My Journey

From mind to paper and back again.

Whitby

on May 23, 2009

That bloody traffic! We could see cars right to the edge of our vision. Unfortunately they were all travelling in the same direction. The hour and a half journey continued into its third hour as we talked about the upcoming trip to Manchester in a fortnight. Minster FM was playing a quiz and the volume was turned up and down in between questions.

‘That’s not right, it’s Elton John. The song’s called Daniel.’

‘Is it? I’ve never heard that one before.’ Andrew adjusted his seat and leaned back picking at midget gems. I held out my hand for one after slowing back down. There was a throbbing in my right ankle and knee from the constant switching between the pedals.

‘Hopefully when we get past this roundabout the traffic will ease up because it’s two lanes.’

As Andrew finished talking the voice-over on the radio came on. We thought it was a traffic update and Andrew turned the radio up.

‘This is for everyone stuck in traffic on the A64.’

We both leaned in eager for some explanation of why it was so busy. None came and the voice-over settled into an unknown song.

‘Well that’s no use; they could have told us why there’s so much traffic.’

I nodded my head in agreement and put the car in gear again. We were finally at the roundabout, four hundred yards had taken half an hour to get through. By that point I’d been driving two hours and just wanted to stretch. Other drivers got out of their cars while the traffic was stationary but knowing my luck it would start moving again as soon as I open the door.

The next section of road cleared up and we travelled through some funny named places, before reaching Andrews old boarding school that he’d been desperate to show me.

‘That’s where the girls stayed. That was a classroom. I stayed in that room on the bottom floor.’ He was barely pausing for breath as he gestured. ‘We used to run to that point over there, it’s called Ravensclaw. It’s about nine miles away.’

I moved the car to the side of the single lane to let someone else passed. I listened but the area didn’t really have that much meaning to me, I’d never seen him play on the rugby pitch or sat in the classroom working. I felt like an intruder in a world that I didn’t belong. We finished driving through the school grounds and turned back.

‘Which way?’

‘That way. We’ll see signs for Whitby soon.’

My car used all the engines reserves as I flicked into second gear for an extra boost up the hills. Not long after we had arrived in Whitby and were in the car park playing spot the space.

‘There’s someone coming out there. I’ll go round and wait.’

‘Are you sure that they’re coming out and not just getting here?’

‘Yeah, they’ve all just put their seat belts on.’

I swung my car deftly back to where the spot was, the small size of the vehicle helping me fit through the tight spaces where people had just left cars, as soon as the family had gone, I pulled in.

‘Go and pay, I’ll wait here so we don’t get a ticket on the car.’

Andrew got out and went to pay; I collected my bag and turned the engine off while I waited. After a few minutes, I started eating the sweets sat on Andrew’s seat as I was hungry after the long drive. Nearly five minutes later he returned, ice cream cone in hand and a grin on his face.

‘I had to go and get an ice cream to get the change for the machine.’ He said defending himself.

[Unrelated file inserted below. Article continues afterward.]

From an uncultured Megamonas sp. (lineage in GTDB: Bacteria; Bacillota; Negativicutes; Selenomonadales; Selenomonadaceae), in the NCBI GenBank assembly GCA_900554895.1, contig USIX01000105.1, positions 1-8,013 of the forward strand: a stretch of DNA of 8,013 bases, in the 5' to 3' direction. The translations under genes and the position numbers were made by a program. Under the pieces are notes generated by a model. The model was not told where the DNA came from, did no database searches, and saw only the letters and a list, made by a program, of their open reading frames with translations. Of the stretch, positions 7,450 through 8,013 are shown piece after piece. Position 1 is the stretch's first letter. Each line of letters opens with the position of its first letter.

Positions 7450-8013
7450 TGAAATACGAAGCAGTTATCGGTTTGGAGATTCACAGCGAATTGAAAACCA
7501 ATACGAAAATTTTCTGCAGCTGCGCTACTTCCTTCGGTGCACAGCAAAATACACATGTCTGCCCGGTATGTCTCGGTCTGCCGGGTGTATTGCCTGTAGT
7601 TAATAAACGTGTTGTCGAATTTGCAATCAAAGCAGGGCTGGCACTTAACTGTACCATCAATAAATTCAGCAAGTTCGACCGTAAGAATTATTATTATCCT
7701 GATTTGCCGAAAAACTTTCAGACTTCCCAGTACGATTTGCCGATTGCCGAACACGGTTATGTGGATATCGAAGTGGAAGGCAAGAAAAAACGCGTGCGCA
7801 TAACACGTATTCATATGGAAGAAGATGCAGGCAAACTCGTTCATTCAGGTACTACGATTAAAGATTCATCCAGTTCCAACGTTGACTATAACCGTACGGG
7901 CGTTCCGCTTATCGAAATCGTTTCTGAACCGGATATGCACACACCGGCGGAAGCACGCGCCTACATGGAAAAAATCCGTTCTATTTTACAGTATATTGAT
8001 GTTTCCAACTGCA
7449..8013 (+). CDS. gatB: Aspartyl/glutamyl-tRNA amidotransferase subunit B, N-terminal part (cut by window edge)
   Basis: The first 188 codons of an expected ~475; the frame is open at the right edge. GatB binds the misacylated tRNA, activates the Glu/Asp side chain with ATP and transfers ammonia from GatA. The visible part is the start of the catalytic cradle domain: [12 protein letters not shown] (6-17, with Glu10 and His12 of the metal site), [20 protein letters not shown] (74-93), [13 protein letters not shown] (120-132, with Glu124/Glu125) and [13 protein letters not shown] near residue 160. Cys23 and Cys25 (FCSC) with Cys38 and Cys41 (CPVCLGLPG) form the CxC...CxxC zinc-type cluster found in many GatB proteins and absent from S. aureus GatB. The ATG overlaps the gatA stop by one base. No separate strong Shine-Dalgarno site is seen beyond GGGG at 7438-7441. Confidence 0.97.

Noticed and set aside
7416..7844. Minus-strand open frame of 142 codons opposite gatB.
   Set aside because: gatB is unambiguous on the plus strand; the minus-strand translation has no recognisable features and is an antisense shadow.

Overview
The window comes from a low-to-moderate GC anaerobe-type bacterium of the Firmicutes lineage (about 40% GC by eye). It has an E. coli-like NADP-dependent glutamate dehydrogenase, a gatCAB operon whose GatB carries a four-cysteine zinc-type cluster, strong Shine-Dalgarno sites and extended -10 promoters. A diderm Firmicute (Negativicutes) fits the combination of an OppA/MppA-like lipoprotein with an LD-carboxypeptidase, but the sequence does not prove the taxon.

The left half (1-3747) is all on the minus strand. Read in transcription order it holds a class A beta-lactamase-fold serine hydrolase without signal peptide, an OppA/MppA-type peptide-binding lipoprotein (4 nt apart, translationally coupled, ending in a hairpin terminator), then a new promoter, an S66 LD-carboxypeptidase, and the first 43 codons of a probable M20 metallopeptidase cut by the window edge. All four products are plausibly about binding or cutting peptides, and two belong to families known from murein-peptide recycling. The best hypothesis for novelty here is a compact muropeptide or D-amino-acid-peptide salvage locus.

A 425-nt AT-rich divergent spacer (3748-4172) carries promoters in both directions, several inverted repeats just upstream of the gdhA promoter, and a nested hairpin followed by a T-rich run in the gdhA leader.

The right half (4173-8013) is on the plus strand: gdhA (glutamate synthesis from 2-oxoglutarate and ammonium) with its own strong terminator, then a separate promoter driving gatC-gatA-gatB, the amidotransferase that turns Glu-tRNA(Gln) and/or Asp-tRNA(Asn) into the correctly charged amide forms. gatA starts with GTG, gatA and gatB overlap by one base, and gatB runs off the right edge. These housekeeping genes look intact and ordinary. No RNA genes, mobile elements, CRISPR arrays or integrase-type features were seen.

‘I’m not bothered; we’re going for something to eat.’

‘No, I really needed the change.’

I laughed and closed my door. We walked down to the harbour on to a little café called the Atlantis. The decor inside was red and white with lots of little tables cramped together; it was homely and the food came in record time. We were both half starved by the time we had reached the coast and it was well received. After a lovely meal of sausage and chips we strolled down the harbour in and out of the arcades. One arcade had a grabbing machine with a teddy in it.

‘Do you want a go?’

‘Please. I’ll get some change.’

I tried over and over to get the teddy to no avail.

‘Oh, that’s the tenth time it’s picked it up and then dropped out when it gets to the top. I’m sure it’s rigged.’

A lady passing by nodded in agreement.

‘Let’s have a walk a bit further down and have a look in some of the shops.’

I reluctantly pulled away from the machine and left the teddy that I longed for. We turned and went out of the arcade to the next amusement.

‘Can we go in there?’

I pointed to the Dracula museum. Andrew shook his head and pulled me away.

‘Why not?’

‘I don’t like it.’ I waited for the explanation. ‘I went in as a kid once and it scared me.’

I burst out laughing at this.

‘Aw, poor baby.’

‘It’s like a haunted house but it’s really scary I’ve never been in since.’

It made sense now as to why he wouldn’t let me follow the Dracula trail or buy the book back in the visitors store earlier on. I couldn’t keep the grin off my face as we traipsed to the sea front and went back down towards the bridge across the harbour so we could hike up the hill to Whitby Abbey.

‘Can we go on one of the boat rides? We have plenty of money left.’

I pointed to around five of the small boats sat on the side of the harbour waiting to take on passengers. Andrew nodded.

‘Which side should we go to?’

‘That way. There are a couple of small ones down there. Come on.’

I grabbed Andrew’s arm and started tugging as I walked along the harbour to a little blue boat I’d seen. When we got there we found that it was just about to set off. We paid our money and boarded the boat off the wobbly platform. We sat down and started talking to one of the men on the boat. The man gave us the history as we sailed to the harbour mouth, under the bridge and out to the bay, passing the lighthouses on the piers. The boat had been a Lifeboat and had saved numerous people in rough seas. We sat listening to the stories in awe as the man showed us the photographs of the little boat in the rescue attempts. Soon after the talk changed and he pointed out the direction of Iceland and Russia to us and he explained how the little bell buoys worked. I sat jotting down the different meanings of the bells for my scrapbook, listening to the explanations before moving on to the little port’s history.